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Palmed Off: Incentive Problems with Joint-Venture Schemes for Oil Palm Development on Customary Land

  • Cramb, R.A.
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    The oil palm boom has prompted governments and plantation companies to find ways to incorporate customary landholders in large-scale plantation developments. This paper examines the joint-venture model that has been widely promoted in Sarawak, Malaysia. Principal–agent theory is used to analyze the structural relations between the actors in joint-venture projects—the landholders, the government agency that acts as their trustee, and the private investor. The analysis shows that unequal access to information and influence has compromised the stated objectives of the joint-venture schemes, leaving customary landholders vulnerable to significant exploitation and losses. Thus there has been a systematic failure to achieve the anticipated developmental outcomes.

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    File URL: http://www.sciencedirect.com/science/article/pii/S0305750X12002598
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    Article provided by Elsevier in its journal World Development.

    Volume (Year): 43 (2013)
    Issue (Month): C ()
    Pages: 84-99

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    Handle: RePEc:eee:wdevel:v:43:y:2013:i:c:p:84-99
    Contact details of provider: Web page: http://www.elsevier.com/locate/worlddev

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    1. Stiglitz, Joseph E., 1986. "The new development economics," World Development, Elsevier, vol. 14(2), pages 257-265, February.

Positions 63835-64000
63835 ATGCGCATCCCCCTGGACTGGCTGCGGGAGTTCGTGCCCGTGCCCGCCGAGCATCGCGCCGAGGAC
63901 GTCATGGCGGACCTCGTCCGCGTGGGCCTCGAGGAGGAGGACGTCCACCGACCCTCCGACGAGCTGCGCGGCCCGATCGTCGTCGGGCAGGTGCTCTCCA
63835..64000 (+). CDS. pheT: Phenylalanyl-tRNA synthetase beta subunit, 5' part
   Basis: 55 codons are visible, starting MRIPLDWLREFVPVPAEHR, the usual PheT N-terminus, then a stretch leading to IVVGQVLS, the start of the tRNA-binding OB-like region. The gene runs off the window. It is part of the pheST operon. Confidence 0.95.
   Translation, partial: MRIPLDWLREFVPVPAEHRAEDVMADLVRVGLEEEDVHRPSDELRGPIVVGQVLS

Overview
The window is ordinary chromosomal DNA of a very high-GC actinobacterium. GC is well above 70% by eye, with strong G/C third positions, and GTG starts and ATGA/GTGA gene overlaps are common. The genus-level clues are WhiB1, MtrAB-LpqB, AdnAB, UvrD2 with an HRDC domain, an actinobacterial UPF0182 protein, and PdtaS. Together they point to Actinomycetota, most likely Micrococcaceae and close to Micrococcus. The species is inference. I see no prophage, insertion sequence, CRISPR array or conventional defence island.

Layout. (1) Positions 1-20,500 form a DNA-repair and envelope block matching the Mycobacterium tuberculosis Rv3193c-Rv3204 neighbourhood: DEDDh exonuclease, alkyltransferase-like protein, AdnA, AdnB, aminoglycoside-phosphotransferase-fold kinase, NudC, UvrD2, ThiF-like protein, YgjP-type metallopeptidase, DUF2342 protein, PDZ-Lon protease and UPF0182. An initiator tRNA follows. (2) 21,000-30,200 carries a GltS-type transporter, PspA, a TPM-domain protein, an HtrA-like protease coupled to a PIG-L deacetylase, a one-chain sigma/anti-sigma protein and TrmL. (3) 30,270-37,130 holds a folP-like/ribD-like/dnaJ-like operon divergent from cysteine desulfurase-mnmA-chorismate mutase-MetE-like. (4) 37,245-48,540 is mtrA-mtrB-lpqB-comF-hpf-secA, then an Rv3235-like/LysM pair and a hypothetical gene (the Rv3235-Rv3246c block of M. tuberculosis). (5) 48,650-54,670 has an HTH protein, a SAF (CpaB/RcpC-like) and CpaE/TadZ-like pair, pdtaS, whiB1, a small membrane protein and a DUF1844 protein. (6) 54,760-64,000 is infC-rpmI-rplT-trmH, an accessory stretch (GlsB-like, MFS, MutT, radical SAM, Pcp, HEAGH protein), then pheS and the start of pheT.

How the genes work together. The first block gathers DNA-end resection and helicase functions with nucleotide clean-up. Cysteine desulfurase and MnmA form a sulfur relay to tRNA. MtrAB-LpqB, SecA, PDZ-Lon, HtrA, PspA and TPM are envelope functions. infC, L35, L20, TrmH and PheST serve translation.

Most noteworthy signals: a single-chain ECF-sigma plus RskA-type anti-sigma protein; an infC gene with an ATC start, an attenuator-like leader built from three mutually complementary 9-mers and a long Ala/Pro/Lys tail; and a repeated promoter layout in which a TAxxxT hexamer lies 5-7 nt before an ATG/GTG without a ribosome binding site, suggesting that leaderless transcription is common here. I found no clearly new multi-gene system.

2. Rosalind Levacic, 2009. "Teacher Incentives and Performance: An Application of Principal-Agent Theory," Oxford Development Studies, Taylor & Francis Journals, vol. 37(1), pages 33-46.
    3. Stiglitz, J.E., 1988. "Economic Organization, Information And Development," Papers 21, Princeton, Woodrow Wilson School - Discussion Paper.
    4. Zahari Zen & Colin Barlow & Ria Gondowarsito, 2005. "Oil Palm in Indonesian Socio-Economic Improvement A Review of Options," Departmental Working Papers 2005-11, The Australian National University, Arndt-Corden Department of Economics.
    5. R. A. Cramb, 2011. "Re-Inventing Dualism: Policy Narratives and Modes of Oil Palm Expansion in Sarawak, Malaysia," Journal of Development Studies, Taylor & Francis Journals, vol. 47(2), pages 274-293.
    6. Klaus Deininger & Derek Byerlee & Jonathan Lindsay & Andrew Norton & Harris Selod & Mercedes Stickler, 2011. "Rising Global Interest in Farmland : Can it Yield Sustainable and Equitable Benefits?," World Bank Publications, The World Bank, number 2263, March.
    7. Cramb, R. A. & Wills, I. R., 1990. "The role of traditional institutions in rural development: Community-based land tenure and government land policy in Sarawak, Malaysia," World Development, Elsevier, vol. 18(3), pages 347-360, March.
    8. McCarthy, John F. & Gillespie, Piers & Zen, Zahari, 2012. "Swimming Upstream: Local Indonesian Production Networks in “Globalized” Palm Oil Production," World Development, Elsevier, vol. 40(3), pages 555-569.
    9. Klaus Deininger, 2003. "Land Policies for Growth and Poverty Reduction," World Bank Publications, The World Bank, number 15125, March.
    10. Fold, Niels, 2000. "Oiling the Palms: Restructuring of Settlement Schemes in Malaysia and the New International Trade Regulations," World Development, Elsevier, vol. 28(3), pages 473-486, March.
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